A month or so ago I read in Dick Puddlecote’s blog (I can’t find the post, because the blog doesn’t seem to have a search option)  that, when asked why she didn’t just leave people alone, the Abhorrent Toad Deborah Arnott responded by saying “Why don’t you leave me alone?” Which indicated to me that the mud hurled at her had been beginning to get to her a bit. Good!

The psychological warfare being waged against smokers is being waged against all of them. But the counter-psychological warfare being waged by smokers against antismokers is generally directed at named individuals like Deborah Arnott or Stanton Glantz or Simon Chapman. And it’s a counter-war that seems to have evolved of its own accord.

Perhaps it deserves more thought. In what way are these people best discredited? In what way is Tobacco Control best undermined? To what extent are they actually feeling the heat? In Moscow in 2014, Tobacco Control held a conference from which the general public and the media were excluded. That seemed to me to indicate weakness: these people fear scrutiny. They fear the general public and the media. And how important is it to them to meet up and hold conferences in which they re-enforce each other’s morale? Are they facing mounting resistance on all sides? How much do they need to have a supportive peer group telling them that they’re all doing a Good Thing? What kind of doubts plague them? Which attacks on them hit them hardest?

Tobacco Control may remain in the ascendancy, but its position always seems very weak to me. For although they crow about all the good they do, and how everyone’s health benefits from their smoking bans, they actually do far more harm than good. In fact, I can’t see that they do any good at all. They’re snake oil salesmen whose customers have been slowly realising that they’ve been sold snake oil. As a government-funded programme, Tobacco Control really ought to be first in line for funding cuts. And they probably know it. The UK government dragged its feet for 18 months before producing a new Tobacco Control Plan. And it probably dragged its feet because it didn’t really want one. And it probably only produced one because since the recent election the government is a lot weaker than it was before, and is having to give way to pressures it could otherwise have resisted.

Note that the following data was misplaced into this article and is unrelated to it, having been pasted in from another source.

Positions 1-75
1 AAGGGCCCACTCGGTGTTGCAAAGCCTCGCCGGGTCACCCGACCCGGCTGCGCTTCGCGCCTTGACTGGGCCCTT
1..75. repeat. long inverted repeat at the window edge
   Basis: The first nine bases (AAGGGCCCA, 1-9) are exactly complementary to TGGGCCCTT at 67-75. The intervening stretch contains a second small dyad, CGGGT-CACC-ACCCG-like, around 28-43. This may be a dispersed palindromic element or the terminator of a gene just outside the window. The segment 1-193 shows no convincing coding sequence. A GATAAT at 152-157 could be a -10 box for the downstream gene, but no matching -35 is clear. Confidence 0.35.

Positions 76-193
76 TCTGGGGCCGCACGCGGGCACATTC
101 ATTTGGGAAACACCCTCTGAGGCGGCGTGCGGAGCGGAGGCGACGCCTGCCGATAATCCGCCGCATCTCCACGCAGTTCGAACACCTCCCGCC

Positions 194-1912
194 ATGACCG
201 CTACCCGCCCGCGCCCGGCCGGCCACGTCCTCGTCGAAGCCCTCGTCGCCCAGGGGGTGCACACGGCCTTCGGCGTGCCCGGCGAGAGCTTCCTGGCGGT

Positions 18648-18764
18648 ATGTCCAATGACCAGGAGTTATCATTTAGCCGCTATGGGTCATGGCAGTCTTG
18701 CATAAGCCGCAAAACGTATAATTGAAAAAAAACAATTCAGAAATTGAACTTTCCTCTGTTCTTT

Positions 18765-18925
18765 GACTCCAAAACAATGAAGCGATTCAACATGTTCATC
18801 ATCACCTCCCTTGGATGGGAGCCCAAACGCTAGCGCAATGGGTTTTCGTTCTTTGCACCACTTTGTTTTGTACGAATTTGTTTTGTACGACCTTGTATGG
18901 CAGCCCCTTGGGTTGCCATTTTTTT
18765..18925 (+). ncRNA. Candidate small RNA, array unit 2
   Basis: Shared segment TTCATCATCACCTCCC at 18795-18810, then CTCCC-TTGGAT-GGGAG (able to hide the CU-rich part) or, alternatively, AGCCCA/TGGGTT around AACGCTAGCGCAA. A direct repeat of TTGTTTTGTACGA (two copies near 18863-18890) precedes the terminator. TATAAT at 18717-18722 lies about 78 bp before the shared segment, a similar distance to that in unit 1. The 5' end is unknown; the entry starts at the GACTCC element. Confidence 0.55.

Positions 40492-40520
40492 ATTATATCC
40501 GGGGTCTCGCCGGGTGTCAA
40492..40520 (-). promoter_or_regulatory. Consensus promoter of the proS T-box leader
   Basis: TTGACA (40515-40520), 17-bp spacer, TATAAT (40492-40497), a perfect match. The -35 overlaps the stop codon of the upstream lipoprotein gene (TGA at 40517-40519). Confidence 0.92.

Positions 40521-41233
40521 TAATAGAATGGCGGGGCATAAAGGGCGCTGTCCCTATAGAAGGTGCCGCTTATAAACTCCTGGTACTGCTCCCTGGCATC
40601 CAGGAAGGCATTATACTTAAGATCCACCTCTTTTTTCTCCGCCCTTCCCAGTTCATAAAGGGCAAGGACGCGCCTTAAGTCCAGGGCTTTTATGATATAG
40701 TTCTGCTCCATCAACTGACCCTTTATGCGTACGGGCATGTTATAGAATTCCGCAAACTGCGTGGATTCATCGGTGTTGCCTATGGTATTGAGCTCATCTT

I created a Deborah Arnott dartboard a few weeks ago to help decorate the Smoky Drinky Bar. That was a little bit of psychological warfare. It can’t help her self-image to think of darts raining down on her face. It can’t help her self-image to know that there are people who want to throw darts at her face. Why would people want to throw darts at someone who thinks she’s doing so much good? Was it an effective piece of psychological warfare?



About Frank Davis

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17 Responses to Psychological Warfare

  1. Timothy Goodacre says:

    No one takes any notice of the new PP packets where I live. If anything they are a badge of honour now !

  2. Vlad says: